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Ukrainian President Petro Poroshenko addresses a cabinet meeting in Kiev, Ukraine on September 8, 2015.  © 2015 Reuters

(Berlin) – President Petro Poroshenko of Ukraine signed a decree on September 16, 2015, expanding a wide-ranging blacklist of people banned from entering Ukraine, including dozens of journalists, Human Rights Watch said today. Poroshenko should immediately revise or revoke the decree.

“Banning journalists is a misguided, inappropriate response to whatever disagreement the Ukrainian government may have with news coverage and shows blatant disregard for freedom of expression,” said Yulia Gorbunova, Europe and Central Asia researcher at Human Rights Watch. “Barring the door to journalists is a terrible blow for media freedom in Ukraine, and does more harm to Ukraine’s standing than anything the journalists could publish.”

The decree contains a list compiled by Ukraine’s National Security and Defense Council of 388 individuals and 105 legal entities deemed to pose a “real or potential threat to Ukraine’s national interests, national security, sovereignty, and territorial integrity.” In addition to Russian senior government officials, parliament members, and rebel leaders operating in eastern Ukraine, the list includes 41 journalists and bloggers from several countries, including Russia, the United Kingdom, Germany, and Israel. They are barred from entering Ukraine for a year.

Poroshenko said in a statement that the decree was in response to decisions by the rebel-led self-declared Donetsk People’s Republic and Lugansk People’s republic in eastern Ukraine to hold elections that are illegal under Ukrainian law.

According to media reports, following signing of the decree Poroshenko requested that the National Security and Defense Council remove the names of three BBC correspondents from the list.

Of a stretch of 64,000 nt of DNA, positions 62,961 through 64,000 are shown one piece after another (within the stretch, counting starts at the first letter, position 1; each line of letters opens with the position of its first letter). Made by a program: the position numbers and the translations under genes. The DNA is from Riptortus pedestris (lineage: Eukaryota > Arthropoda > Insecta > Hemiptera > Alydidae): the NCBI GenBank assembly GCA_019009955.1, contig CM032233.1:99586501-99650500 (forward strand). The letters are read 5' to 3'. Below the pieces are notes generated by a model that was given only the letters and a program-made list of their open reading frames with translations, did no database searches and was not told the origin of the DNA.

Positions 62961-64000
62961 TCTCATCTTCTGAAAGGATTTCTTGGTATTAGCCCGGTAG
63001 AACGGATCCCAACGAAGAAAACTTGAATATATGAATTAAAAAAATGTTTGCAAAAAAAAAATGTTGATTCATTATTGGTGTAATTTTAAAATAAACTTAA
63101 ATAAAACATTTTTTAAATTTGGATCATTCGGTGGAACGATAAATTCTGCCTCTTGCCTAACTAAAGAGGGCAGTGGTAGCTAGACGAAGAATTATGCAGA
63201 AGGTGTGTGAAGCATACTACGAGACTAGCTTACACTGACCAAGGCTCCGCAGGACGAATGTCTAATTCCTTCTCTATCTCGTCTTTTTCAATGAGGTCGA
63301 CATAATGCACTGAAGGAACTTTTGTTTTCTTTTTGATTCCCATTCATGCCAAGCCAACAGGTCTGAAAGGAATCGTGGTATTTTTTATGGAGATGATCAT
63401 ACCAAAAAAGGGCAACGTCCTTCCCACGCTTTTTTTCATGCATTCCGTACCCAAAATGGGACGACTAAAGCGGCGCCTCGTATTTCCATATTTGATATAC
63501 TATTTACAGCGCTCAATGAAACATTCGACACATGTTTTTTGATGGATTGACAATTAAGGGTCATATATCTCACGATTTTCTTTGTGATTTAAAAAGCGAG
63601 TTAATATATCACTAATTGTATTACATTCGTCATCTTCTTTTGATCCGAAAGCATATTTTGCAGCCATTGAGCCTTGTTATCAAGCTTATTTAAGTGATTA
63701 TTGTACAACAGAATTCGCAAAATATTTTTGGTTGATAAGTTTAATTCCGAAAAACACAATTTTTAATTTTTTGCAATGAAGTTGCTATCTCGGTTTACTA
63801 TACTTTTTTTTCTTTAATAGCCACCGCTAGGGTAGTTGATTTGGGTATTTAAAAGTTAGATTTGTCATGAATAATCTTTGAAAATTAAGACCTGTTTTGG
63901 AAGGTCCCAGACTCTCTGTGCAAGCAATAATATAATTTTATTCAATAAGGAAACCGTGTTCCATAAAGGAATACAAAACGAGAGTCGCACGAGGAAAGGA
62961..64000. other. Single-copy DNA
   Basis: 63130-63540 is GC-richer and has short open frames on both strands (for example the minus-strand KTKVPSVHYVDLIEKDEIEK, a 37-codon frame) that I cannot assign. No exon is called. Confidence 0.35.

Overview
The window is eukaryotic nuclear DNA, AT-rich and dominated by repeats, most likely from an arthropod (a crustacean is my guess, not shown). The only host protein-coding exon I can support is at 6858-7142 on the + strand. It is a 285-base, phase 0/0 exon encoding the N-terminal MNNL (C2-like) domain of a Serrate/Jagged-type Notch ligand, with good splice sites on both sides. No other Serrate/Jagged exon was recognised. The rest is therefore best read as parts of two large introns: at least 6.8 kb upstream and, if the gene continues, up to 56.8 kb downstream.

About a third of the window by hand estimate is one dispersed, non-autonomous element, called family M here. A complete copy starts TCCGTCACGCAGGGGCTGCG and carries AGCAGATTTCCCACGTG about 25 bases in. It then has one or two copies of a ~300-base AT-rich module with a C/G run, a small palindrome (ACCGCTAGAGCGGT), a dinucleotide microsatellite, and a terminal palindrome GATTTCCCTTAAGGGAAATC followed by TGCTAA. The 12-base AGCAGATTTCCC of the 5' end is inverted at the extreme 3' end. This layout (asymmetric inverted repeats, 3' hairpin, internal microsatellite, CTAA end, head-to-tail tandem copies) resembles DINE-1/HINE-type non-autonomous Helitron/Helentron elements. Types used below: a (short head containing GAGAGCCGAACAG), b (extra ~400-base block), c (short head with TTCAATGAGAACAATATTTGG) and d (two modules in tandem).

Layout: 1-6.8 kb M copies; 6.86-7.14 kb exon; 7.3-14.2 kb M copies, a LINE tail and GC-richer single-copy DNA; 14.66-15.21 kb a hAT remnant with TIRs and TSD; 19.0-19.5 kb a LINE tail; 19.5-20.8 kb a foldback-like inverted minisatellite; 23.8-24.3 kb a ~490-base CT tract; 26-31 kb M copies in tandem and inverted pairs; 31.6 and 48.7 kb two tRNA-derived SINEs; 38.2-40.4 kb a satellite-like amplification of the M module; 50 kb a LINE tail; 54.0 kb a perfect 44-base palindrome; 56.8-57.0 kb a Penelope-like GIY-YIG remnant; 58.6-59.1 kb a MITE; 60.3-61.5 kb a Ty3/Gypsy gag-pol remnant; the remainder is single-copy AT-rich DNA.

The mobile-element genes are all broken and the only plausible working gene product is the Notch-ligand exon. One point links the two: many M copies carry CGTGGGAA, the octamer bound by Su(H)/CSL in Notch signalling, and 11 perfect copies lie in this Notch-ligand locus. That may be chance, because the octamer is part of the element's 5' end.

While Ukraine has a right to control who enters the country, refusing entry on arbitrary or discriminatory grounds such as nationality, political opinion, or the peaceful exercise of rights such as free expression is inconsistent with the exercise of that right under international human rights law, Human Rights Watch said.

Poroshenko said that the widening of sanctions “was coordinated” with “partners from the EU and US and other countries that support our reaction to the annexation of Crimea and aggression in Donbass.”

“The European Union, its member states, and the United States government should make clear to Poroshenko that they do not support the arbitrary banning of journalists,” Gorbunova said. “They need to say that this is not an appropriate response and that the government cannot cast keeping journalists out of the country as something the EU and US support.”

The Organization for Security and Cooperation in Europe representative on freedom of the media, Dunja Mijatović, issued a statement deploring the sanctions on journalists, saying that “Introducing over-broad restrictions that curb free movement of journalists is not the way to ensure security.”

Ukraine is a party to the European Convention on Human Rights and the International Covenant on Civil and Political Rights, both of which protect freedom of expression. To be legitimate, any restrictions to rights and freedoms during a state of emergency must be specified by law, demonstrably necessary for the purpose of protecting a legitimate aim, in a manner that is proportionate to protect that aim, for a specific period of time to meet the exigencies of the situation, and subject to judicial review. Ukraine has not made any declaration about restrictions on any rights that would comply with these criteria, Human Rights Watch said.

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